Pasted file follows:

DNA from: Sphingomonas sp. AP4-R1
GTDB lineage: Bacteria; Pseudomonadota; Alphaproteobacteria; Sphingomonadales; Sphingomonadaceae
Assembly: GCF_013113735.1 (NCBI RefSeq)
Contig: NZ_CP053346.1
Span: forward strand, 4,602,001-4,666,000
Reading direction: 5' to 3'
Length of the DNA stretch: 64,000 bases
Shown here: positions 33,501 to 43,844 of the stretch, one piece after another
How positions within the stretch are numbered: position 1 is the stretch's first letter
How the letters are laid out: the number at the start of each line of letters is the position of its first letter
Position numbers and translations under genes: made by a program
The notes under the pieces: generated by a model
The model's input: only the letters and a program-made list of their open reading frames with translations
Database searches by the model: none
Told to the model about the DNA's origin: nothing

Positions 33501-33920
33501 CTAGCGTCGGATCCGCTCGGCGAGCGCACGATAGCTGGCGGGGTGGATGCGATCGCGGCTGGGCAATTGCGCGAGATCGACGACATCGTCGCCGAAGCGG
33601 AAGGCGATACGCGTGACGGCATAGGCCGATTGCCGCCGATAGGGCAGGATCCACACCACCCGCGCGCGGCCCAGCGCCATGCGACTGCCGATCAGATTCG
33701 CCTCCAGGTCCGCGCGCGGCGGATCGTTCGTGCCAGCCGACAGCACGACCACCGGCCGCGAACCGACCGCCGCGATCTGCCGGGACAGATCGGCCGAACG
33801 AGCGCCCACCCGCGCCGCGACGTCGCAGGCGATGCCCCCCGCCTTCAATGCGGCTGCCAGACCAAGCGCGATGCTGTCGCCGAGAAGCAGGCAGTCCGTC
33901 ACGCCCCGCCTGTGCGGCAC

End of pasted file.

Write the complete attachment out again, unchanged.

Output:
DNA from: Sphingomonas sp. AP4-R1
GTDB lineage: Bacteria; Pseudomonadota; Alphaproteobacteria; Sphingomonadales; Sphingomonadaceae
Assembly: GCF_013113735.1 (NCBI RefSeq)
Contig: NZ_CP053346.1
Span: forward strand, 4,602,001-4,666,000
Reading direction: 5' to 3'
Length of the DNA stretch: 64,000 bases
Shown here: positions 33,501 to 43,844 of the stretch, one piece after another
How positions within the stretch are numbered: position 1 is the stretch's first letter
How the letters are laid out: the number at the start of each line of letters is the position of its first letter
Position numbers and translations under genes: made by a program
The notes under the pieces: generated by a model
The model's input: only the letters and a program-made list of their open reading frames with translations
Database searches by the model: none
Told to the model about the DNA's origin: nothing

Positions 33501-33920
33501 CTAGCGTCGGATCCGCTCGGCGAGCGCACGATAGCTGGCGGGGTGGATGCGATCGCGGCTGGGCAATTGCGCGAGATCGACGACATCGTCGCCGAAGCGG
33601 AAGGCGATACGCGTGACGGCATAGGCCGATTGCCGCCGATAGGGCAGGATCCACACCACCCGCGCGCGGCCCAGCGCCATGCGACTGCCGATCAGATTCG
33701 CCTCCAGGTCCGCGCGCGGCGGATCGTTCGTGCCAGCCGACAGCACGACCACCGGCCGCGAACCGACCGCCGCGATCTGCCGGGACAGATCGGCCGAACG
33801 AGCGCCCACCCGCGCCGCGACGTCGCAGGCGATGCCCCCCGCCTTCAATGCGGCTGCCAGACCAAGCGCGATGCTGTCGCCGAGAAGCAGGCAGTCCGTC
33901 ACGCCCCGCCTGTGCGGCAC